Repaired: Alden Tassel Moccasin
In the summer of 2008, I found my favorite pair of shoes, a used pair of cognac-colored tassel moccasins from Alden, buried in a giant L.L. Bean duffel at the Brooklyn Flea. I purchased them from my man Tutek for $30.00. I wore the hell out of them. When I found two gaping hole in the soles this fall, rather than take them to my local cobbler, I recalled the lesson my father taught me when I was a little kid. His Allen Edmonds had just returned from their recrafting service. “See, Max? Good as new! Buy a nice-looking shoe from a company you trust, and you’ll never have to buy ’em twice.” Last month, I sent my mocs back to Alden’s factory in Middleborough, Massachusetts for a full professional restoration. They arrived this week, and I am very pleased with the results.
The service provides a new box, two mitts, a new set of trees, which nearly makes up for the $145.00 repair fee.
While it was hard to go without them for a month, the shoes came back better than I could have expected. The exterior leather has that nicely worn patina of an old, beat-up pair. The sole and guts of the shoe shine like they are brand new.
# For an interesting take on the history and social implications of the tassel loafer, read this 1993 article from The New York Times.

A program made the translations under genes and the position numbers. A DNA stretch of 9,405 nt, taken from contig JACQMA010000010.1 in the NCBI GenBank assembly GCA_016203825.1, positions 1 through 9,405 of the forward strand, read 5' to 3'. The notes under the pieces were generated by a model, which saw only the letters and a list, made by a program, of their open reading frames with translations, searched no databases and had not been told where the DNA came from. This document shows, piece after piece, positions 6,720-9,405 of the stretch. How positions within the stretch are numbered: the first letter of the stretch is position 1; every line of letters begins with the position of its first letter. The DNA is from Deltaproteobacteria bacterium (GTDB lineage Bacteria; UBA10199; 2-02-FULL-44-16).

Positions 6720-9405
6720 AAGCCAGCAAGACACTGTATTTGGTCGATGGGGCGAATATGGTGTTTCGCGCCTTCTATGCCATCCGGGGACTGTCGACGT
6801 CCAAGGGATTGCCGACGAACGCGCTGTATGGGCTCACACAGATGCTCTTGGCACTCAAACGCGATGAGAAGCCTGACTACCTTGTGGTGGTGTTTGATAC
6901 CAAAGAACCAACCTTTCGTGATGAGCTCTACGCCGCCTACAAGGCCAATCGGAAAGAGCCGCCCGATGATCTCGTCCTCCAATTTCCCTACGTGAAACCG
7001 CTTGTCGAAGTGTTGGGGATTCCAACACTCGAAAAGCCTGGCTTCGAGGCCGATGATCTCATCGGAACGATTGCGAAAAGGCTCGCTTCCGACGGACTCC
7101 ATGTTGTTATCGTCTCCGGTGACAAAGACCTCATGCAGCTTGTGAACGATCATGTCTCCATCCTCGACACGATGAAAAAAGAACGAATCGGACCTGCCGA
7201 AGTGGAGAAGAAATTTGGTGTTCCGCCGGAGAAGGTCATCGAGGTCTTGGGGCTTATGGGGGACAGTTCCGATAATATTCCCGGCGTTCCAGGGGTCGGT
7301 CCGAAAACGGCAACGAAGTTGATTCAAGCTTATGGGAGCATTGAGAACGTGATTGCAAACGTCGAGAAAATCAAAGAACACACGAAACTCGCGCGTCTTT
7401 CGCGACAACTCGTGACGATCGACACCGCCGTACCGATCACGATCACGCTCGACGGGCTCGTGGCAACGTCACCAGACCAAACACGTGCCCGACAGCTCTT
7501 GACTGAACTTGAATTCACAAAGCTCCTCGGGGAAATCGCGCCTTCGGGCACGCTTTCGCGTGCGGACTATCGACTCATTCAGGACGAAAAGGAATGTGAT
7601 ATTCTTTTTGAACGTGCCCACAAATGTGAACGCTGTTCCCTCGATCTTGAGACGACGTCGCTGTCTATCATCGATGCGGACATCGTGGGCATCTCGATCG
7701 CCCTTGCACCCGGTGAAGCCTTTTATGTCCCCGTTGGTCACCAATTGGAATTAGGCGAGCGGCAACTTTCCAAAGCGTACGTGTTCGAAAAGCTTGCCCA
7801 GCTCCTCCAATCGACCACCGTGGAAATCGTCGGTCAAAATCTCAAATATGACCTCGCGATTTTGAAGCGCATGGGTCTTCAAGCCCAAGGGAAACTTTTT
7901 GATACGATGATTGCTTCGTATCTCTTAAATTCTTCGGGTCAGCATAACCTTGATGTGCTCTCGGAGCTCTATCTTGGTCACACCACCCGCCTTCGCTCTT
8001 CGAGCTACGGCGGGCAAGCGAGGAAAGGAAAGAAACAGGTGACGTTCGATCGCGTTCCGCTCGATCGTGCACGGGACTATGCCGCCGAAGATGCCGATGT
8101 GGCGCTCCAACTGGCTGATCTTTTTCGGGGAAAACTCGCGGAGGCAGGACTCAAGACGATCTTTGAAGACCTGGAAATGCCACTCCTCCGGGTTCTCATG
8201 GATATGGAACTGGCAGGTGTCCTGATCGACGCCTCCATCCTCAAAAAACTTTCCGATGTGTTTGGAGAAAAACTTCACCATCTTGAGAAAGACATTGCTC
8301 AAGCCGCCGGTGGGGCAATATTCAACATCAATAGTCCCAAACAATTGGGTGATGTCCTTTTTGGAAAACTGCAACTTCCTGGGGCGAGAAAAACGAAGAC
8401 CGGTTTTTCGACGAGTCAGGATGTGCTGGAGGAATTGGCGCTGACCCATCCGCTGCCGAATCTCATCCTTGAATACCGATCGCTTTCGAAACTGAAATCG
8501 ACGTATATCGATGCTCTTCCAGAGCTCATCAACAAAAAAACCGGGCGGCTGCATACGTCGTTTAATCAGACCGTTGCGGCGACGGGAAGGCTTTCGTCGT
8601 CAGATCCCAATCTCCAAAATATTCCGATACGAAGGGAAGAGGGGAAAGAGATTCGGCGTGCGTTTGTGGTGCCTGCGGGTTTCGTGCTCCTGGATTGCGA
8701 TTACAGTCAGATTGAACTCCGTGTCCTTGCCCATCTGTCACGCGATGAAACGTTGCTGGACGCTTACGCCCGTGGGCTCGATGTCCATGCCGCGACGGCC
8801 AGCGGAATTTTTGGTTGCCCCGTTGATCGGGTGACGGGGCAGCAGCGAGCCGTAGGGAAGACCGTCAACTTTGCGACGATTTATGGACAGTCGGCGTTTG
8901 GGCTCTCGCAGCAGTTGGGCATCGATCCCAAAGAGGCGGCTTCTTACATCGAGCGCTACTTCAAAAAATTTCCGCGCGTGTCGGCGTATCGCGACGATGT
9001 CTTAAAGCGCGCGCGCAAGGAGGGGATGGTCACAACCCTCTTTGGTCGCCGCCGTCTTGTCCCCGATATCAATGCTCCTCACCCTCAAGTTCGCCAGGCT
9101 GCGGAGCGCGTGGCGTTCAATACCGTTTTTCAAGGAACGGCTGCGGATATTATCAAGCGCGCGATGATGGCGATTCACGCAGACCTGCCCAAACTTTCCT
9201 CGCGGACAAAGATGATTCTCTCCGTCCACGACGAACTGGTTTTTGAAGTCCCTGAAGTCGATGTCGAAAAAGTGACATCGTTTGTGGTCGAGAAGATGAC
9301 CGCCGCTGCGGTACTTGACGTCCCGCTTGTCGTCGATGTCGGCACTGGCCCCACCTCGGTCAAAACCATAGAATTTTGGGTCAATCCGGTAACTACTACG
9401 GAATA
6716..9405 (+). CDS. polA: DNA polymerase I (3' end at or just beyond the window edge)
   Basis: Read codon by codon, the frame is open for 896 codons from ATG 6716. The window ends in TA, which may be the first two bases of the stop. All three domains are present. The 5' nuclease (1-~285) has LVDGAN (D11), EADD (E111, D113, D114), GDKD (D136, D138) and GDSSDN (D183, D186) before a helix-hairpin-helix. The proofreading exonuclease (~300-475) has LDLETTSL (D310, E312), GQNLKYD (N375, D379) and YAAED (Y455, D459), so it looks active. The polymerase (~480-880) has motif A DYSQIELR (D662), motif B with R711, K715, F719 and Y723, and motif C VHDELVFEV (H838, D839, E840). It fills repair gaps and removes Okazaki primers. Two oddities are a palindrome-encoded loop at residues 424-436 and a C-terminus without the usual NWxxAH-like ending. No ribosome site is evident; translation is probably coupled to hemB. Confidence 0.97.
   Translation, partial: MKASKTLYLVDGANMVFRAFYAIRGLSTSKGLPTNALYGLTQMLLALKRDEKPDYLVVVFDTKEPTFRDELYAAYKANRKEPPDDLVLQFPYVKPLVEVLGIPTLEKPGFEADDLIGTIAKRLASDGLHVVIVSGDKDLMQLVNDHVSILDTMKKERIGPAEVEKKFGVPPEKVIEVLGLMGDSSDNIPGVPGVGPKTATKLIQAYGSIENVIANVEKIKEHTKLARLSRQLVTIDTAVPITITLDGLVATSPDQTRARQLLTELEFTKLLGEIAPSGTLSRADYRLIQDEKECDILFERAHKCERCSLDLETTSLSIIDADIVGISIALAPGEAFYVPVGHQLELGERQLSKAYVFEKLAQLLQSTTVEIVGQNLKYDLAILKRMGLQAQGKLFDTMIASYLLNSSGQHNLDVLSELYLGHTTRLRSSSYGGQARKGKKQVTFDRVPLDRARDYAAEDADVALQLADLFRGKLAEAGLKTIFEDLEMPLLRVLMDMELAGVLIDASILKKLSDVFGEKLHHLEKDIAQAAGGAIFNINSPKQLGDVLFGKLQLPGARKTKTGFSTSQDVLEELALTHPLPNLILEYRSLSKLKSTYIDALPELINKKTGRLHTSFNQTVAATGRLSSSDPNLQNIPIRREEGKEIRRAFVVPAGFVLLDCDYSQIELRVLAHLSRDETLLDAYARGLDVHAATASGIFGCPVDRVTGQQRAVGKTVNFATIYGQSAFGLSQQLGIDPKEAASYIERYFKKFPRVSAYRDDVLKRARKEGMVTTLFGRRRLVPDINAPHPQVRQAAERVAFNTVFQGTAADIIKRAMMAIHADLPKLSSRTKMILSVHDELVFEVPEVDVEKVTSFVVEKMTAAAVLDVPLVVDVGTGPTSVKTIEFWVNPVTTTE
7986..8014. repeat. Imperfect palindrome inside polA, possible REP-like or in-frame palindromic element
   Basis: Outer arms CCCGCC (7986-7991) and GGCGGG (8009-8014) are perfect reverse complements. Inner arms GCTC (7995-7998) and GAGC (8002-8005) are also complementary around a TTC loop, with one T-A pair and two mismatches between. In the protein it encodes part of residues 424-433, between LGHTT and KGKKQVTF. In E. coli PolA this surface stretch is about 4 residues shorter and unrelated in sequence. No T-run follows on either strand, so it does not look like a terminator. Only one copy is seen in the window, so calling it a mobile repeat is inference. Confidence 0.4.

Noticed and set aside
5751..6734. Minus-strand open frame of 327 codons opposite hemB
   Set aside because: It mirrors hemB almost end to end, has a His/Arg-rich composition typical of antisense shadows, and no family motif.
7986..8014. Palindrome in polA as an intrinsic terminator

# For the most fantastic documentation of the factory, watch this video put together by Epaulet co-owner Michael Kuhle and documentary filmmaker and animator Tom Eaton. It features a real American hero, and one of my personal heroes, lifelong road warrior and master storyteller, Mr. Floyd Gilmore.
# For additional photos of the shoes, including one that shows off some pretty nasty gashes (seriously, it looks like I take a cattle prod to them every once in a while) see Flickr.
NB: I apologize that the “before” photos languish somewhere in the vast wastelands that my external hard drives have become. If found, I promise to update this post in due course.
NB: In the first photo, I’m wearing the 3sixteen ST-100X, which are made in the US with raw indigo selvedge. They’re my contribution to the Denim Debate, a must-read.